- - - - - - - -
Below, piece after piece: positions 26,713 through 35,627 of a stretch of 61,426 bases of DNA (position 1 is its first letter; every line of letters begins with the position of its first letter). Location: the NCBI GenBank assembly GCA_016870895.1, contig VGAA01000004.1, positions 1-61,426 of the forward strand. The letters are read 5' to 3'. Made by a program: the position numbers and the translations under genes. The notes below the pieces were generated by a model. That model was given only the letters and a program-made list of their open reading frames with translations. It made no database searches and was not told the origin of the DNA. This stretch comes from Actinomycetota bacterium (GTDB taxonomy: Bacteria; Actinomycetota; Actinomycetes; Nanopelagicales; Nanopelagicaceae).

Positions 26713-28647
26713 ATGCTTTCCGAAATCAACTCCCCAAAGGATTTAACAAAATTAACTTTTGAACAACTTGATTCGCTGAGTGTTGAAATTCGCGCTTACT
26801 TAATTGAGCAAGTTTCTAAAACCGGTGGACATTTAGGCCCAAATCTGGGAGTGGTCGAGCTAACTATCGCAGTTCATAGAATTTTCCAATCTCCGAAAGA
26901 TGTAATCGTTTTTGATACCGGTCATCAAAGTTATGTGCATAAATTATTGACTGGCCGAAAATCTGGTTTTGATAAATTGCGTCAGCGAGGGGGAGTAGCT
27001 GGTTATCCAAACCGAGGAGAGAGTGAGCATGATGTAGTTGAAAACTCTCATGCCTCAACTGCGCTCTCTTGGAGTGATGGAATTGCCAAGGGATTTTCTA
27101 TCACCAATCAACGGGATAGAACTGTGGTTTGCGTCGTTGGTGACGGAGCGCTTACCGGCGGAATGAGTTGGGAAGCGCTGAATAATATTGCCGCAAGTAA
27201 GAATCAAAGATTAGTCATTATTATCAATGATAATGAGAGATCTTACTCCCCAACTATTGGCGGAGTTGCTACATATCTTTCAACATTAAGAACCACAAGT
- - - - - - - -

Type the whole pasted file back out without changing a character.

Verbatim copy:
Below, piece after piece: positions 26,713 through 35,627 of a stretch of 61,426 bases of DNA (position 1 is its first letter; every line of letters begins with the position of its first letter). Location: the NCBI GenBank assembly GCA_016870895.1, contig VGAA01000004.1, positions 1-61,426 of the forward strand. The letters are read 5' to 3'. Made by a program: the position numbers and the translations under genes. The notes below the pieces were generated by a model. That model was given only the letters and a program-made list of their open reading frames with translations. It made no database searches and was not told the origin of the DNA. This stretch comes from Actinomycetota bacterium (GTDB taxonomy: Bacteria; Actinomycetota; Actinomycetes; Nanopelagicales; Nanopelagicaceae).

Positions 26713-28647
26713 ATGCTTTCCGAAATCAACTCCCCAAAGGATTTAACAAAATTAACTTTTGAACAACTTGATTCGCTGAGTGTTGAAATTCGCGCTTACT
26801 TAATTGAGCAAGTTTCTAAAACCGGTGGACATTTAGGCCCAAATCTGGGAGTGGTCGAGCTAACTATCGCAGTTCATAGAATTTTCCAATCTCCGAAAGA
26901 TGTAATCGTTTTTGATACCGGTCATCAAAGTTATGTGCATAAATTATTGACTGGCCGAAAATCTGGTTTTGATAAATTGCGTCAGCGAGGGGGAGTAGCT
27001 GGTTATCCAAACCGAGGAGAGAGTGAGCATGATGTAGTTGAAAACTCTCATGCCTCAACTGCGCTCTCTTGGAGTGATGGAATTGCCAAGGGATTTTCTA
27101 TCACCAATCAACGGGATAGAACTGTGGTTTGCGTCGTTGGTGACGGAGCGCTTACCGGCGGAATGAGTTGGGAAGCGCTGAATAATATTGCCGCAAGTAA
27201 GAATCAAAGATTAGTCATTATTATCAATGATAATGAGAGATCTTACTCCCCAACTATTGGCGGAGTTGCTACATATCTTTCAACATTAAGAACCACAAGT